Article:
Reactors generate a vast quantity of artificial radioactivity for which extremely sophisticated means of confinement are needed. The Chernobyl 'exception' remains fresh in our memories. In addition to this issue of safety, there is the matter of security. It is no myth that a civil nuclear programme can serve as the launching pad for military activities and illegal trafficking in fissile materials.
Unmitigated evil? In response to this indictment by the anti-nuclear camp, champions of nuclear energy reject any blanket condemnation of radioactivity. It is a phenomenon which occurs naturally throughout the earth's biosphere, at both harmless and harmful (radon, for example) levels. Artificially produced radiation is also finding increasing applications in medical, industrial and scientific fields. Draconian measures are applied to the dangers these ionising rays pose to populations and to those personnel who are exposed to them on a daily basis, as well as to the radioactivity within the confines of nuclear plants. Meanwhile, research is continuing on radioprotection and the safety of nuclear installations, notably in EU programmes.
But if these nuclear plants are so safe, why Chernobyl? It is now generally acknowledged that this was not due to a failure in the state-of-the-art technology. This one-off disaster occurred within a badly designed plant (no double shell) and following a staggering series of human errors that defied all logic of safety. By contrast, the only other serious and significant nuclear accident recorded – the loss of control followed by meltdown of the reactor core at the Three Miles Island plant in the USA in 1982 – caused no major external damage, the confining wall doing its job effectively.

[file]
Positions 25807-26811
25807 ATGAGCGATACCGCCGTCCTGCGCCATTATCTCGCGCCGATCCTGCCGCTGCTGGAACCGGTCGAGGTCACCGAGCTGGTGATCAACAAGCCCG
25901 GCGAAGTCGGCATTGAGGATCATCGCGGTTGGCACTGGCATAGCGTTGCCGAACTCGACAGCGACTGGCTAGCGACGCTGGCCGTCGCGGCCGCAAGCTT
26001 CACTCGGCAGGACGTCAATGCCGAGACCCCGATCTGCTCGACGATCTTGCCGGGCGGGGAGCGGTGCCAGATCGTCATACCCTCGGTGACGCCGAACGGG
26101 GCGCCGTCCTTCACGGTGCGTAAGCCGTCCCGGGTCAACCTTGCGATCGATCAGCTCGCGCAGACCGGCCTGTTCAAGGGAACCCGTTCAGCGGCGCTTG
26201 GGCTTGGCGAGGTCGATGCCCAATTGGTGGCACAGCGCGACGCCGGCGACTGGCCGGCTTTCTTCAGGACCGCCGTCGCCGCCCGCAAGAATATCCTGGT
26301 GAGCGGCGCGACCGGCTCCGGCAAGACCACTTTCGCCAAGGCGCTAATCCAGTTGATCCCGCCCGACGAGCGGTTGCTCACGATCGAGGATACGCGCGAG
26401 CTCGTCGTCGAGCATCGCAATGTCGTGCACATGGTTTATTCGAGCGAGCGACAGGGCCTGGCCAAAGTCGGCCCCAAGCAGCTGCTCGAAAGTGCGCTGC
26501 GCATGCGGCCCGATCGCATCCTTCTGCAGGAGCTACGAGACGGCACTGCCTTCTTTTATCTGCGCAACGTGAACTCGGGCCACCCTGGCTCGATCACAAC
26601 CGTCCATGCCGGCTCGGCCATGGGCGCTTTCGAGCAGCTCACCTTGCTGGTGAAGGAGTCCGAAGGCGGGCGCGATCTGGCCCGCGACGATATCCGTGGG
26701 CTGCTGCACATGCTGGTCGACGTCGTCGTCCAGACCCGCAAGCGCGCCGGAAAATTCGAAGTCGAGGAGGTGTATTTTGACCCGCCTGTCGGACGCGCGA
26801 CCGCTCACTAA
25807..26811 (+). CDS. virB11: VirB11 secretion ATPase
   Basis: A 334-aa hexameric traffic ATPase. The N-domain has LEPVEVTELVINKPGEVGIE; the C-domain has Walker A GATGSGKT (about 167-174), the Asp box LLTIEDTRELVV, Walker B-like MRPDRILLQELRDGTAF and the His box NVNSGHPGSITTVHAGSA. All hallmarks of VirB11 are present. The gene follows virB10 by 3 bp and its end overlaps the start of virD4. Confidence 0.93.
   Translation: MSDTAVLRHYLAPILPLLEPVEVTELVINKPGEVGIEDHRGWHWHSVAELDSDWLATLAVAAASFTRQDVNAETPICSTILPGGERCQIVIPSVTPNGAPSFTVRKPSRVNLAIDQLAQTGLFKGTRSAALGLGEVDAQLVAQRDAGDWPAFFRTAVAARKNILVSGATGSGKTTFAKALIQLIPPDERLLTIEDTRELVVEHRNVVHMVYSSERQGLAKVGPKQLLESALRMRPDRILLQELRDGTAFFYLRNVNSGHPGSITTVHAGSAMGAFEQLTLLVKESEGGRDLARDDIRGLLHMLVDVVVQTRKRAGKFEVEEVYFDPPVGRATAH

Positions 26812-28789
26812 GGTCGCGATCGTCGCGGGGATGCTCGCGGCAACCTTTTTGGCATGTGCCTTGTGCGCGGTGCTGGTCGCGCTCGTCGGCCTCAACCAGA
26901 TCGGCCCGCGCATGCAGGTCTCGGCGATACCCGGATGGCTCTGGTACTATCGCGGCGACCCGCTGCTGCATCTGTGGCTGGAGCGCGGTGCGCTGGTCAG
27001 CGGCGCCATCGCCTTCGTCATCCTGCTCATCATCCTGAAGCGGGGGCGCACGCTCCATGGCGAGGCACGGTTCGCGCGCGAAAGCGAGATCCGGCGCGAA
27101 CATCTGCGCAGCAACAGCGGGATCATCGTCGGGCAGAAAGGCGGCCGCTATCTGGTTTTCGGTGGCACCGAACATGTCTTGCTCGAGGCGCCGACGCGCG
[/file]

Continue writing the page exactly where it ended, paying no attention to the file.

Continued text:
Compared with disasters in the chemical or transport sectors, for example, the nuclear industry can be proud of having achieved a remarkable level of industrial safety within the Union over many decades(1). The rare incidents remained under control and were all without major consequence. The nuclear sector is part of a technological society in which risk management must always be a factor. Despite the draconian precautions, the threat of nuclear terrorism remains present of course. But is the risk not much greater with biochemical (sarin gas) or bacteriological (anthrax) weapons which are much easier to make? Also, when making a balanced risk assessment, surely the incalculable risks linked to climate warming (in which the nuclear sector is a 'zero player') must also be included in the equation?
(1) In January 2003, the Commission nevertheless suggested that the Member States should adopt a much more coordinated European approach to nuclear safety.
Signed back in 1957 in the wake of the Treaty of Rome, the Euratom Treaty initially set the ambitious task of 'contributing to the rapid growth of the nuclear industries'. Given the uneven manner in which the industry has developed in a limited number ...
Euratom: Europe's research arm
Signed back in 1957 in the wake of the Treaty of Rome, the Euratom Treaty initially set the ambitious task of 'contributing to the rapid growth of the nuclear industries'. Given the uneven manner in which the industry has developed in a limited number of Member States, this plan for a 'common nuclear market' was never realised.(1)
On the other hand, the role of Euratom as a lever for continuing European research in this field has never been in doubt and has been incorporated in successive Union programmes. It has been granted funding of € 1.2 billion for the 2002-06 period, 61% of which is earmarked for 'fission' research (see page 14). The rest will go to waste management, radioprotection and reactor safety. Various institutes of the Joint Research Centre (JRC), in Ispra (IT), Karlsruhe (DE), Petten (NL), and Geel (BE) will be undertaking 60% of these missions. The JRC is also providing active European support for the IAEA's efforts in controlling fissile materials and combating illegal trafficking.
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Euratom activities under the Fifth and Sixth Framework Programmes
(1) The last 'indicative joint nuclear programme' in 1996 sealed the project's fate by specifying that 'it is for each Member State to decide whether or not to develop the peaceful use of nuclear energy.'